Henri challenged us to make connections, to understand our basic inter-connectedness with one another and creation itself, to see the various issues of injustice as forms of violence against the human family and to spend our remaining days on earth sharing the wisdom of peace so that one day we might all live in a new realm of nonviolence.
9. Peacemaking Leads to Gratitude
“If there is any word that should characterize the life of peacemakers, it is ‘gratitude,’” Henri wrote. “True peacemakers are grateful people who constantly recognize and celebrate the peace of God within and among them.(19)
If we are going to spend the rest of our lives resisting war, poverty and nuclear weapons, Henri taught, and not give in to despair because of our apparent ineffectiveness, we have to count our blessings. We have to celebrate life. We have to be grateful for the simple gifts–being alive, being healthy, being loved by God and others, being called to love and serve others. Henri urged people to practice gratitude as a daily discipline so that instead of being cynical, bitter, mean, resentful or violent, we are grateful. If we are grateful to God and others, peace will blossom within us. It will spread around us. It will work among us to lead those around us from pain, anger, despair and violence to know the peace of gratitude.
Henri’s last act modeled this teaching of peace. After his massive heart attack in the Netherlands, he said to a friend, just a few days before he died, “Tell everyone I am grateful.” His reaction was not anger, resentment, or bitterness. His first reaction and last message was gratitude. It showed how seriously he practiced the peacemaking he taught. These words were also a gift to all those who knew him because it brought us to the same peace Henri knew.
“When the sounds of gratitude are heard, the sounds of war fall silent,” Henri wrote. “People will look at each other and tears will come to their eyes when they realize that once they spent all their time and energy to build a hell in which they could burn each other. Then the missiles will rust away in their silos, the submarines will decay, and the bombers will be put in museums to remind children that once there were savage times. This is the vision of peacemakers.”(20)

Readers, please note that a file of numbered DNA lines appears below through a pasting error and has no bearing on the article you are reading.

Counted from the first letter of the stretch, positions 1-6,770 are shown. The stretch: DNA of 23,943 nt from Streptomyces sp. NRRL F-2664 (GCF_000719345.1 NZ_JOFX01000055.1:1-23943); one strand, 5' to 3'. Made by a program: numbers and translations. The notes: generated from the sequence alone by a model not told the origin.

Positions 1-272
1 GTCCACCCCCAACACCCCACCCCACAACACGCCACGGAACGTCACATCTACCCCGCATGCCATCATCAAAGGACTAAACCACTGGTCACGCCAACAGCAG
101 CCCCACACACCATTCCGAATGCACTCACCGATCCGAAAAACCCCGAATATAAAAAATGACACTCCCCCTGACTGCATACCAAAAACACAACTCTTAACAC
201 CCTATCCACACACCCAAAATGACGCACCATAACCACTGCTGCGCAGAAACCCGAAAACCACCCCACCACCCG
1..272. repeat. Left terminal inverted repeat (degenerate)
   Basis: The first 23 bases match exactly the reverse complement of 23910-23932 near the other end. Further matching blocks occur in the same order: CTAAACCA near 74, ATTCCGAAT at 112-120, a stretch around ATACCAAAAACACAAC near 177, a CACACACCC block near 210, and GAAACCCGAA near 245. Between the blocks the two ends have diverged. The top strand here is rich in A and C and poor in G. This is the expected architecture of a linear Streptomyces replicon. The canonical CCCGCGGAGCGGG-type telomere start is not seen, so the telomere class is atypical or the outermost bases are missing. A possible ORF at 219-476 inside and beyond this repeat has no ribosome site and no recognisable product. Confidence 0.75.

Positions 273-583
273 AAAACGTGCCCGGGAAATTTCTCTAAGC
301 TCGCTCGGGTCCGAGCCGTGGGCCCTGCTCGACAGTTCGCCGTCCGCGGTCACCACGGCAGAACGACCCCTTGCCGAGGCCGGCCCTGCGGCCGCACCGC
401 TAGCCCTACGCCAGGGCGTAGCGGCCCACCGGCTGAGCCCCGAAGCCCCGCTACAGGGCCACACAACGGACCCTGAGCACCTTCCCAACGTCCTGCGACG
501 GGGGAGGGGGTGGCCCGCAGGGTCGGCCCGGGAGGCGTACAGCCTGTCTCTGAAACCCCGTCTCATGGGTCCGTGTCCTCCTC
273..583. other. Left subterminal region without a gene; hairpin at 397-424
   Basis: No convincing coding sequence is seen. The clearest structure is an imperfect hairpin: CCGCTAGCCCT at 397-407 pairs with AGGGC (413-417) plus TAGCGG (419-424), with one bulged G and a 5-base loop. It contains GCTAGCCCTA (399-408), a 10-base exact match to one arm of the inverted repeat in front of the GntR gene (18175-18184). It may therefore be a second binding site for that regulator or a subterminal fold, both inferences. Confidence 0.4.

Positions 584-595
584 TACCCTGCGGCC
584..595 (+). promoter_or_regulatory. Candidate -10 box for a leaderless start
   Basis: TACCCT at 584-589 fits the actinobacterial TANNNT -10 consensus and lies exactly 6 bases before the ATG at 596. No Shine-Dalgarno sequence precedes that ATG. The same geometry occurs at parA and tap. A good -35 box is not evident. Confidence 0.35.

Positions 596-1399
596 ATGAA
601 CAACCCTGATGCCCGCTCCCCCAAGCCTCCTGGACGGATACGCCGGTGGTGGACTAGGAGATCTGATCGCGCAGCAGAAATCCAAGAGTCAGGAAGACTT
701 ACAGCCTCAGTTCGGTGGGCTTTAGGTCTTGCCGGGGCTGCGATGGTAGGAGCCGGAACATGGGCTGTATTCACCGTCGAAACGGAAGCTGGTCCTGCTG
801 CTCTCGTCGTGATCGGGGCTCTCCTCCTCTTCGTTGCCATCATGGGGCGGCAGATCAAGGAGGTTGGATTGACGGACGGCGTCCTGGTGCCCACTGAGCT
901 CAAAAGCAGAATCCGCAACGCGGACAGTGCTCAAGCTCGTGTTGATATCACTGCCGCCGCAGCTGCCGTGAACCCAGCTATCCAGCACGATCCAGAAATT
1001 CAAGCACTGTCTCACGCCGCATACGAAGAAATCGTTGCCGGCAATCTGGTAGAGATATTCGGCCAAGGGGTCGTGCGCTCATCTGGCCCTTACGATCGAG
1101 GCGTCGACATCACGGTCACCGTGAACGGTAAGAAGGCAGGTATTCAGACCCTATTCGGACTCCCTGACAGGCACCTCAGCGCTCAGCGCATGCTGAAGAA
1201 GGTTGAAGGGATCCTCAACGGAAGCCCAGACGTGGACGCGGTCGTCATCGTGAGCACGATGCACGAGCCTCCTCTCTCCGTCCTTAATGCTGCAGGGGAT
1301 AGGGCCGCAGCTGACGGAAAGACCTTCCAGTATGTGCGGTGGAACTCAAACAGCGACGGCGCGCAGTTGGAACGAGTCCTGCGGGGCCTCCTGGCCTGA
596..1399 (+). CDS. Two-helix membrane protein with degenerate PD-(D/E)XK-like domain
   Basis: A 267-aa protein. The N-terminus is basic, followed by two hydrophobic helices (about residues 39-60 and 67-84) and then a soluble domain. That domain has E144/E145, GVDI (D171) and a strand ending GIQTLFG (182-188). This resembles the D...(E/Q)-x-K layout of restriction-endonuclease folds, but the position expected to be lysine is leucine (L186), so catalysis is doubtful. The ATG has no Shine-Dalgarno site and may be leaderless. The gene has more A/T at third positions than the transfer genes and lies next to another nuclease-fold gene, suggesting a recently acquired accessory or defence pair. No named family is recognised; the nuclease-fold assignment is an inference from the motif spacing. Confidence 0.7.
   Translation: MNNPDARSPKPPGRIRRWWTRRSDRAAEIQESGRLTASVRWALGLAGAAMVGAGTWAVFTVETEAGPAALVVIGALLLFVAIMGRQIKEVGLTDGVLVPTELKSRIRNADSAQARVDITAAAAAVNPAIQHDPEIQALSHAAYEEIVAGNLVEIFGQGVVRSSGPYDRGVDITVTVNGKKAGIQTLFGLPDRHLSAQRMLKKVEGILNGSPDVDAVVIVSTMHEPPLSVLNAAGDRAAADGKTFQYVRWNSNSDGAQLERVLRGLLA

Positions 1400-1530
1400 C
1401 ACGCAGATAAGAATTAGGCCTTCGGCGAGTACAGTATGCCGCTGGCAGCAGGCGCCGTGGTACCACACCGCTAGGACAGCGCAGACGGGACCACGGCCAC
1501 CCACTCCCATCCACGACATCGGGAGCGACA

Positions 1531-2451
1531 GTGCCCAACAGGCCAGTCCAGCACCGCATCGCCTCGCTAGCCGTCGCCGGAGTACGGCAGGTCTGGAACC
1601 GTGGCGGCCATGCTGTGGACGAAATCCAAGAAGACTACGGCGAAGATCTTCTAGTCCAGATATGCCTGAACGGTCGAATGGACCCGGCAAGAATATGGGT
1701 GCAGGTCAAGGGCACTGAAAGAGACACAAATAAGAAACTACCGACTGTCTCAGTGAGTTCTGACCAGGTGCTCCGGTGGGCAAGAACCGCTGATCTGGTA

10. Peacemakers Follow Jesus
The road to peace begins and ends with Jesus, Henri insisted. Jesus embodies peace, makes peace, shares peace and blesses those who make peace. As his followers, Henri wrote, we try to become more and more like Jesus, which means we too try to embody peace, create peace, and share peace. We do that by staying focused on Jesus, getting to know Jesus in our prayer, studying his life in the Gospel, and carrying on the good works of love and healing that he started.
“Keep your eyes on the Prince of Peace,” Henri wrote, “the one who doesn’t cling to his divine power; the one who refuses to turn stones into bread, jump from great heights, and rule with great power; the one who says, ‘blessed are the poor, the gentle, those who mourn, those who hunger and thirst for justice, the merciful, the pure in heart, the peacemakers, and those persecuted for justice.’ See the one who touches the lame, the crippled, and the blind; the one who speaks words of forgiveness and encouragement; the one who dies alone, rejected, and despised. Keep your eyes on him who becomes poor with the poor, weak with the weak, and who is rejected with the rejected. That one, Jesus, is the source of all peace.”(21)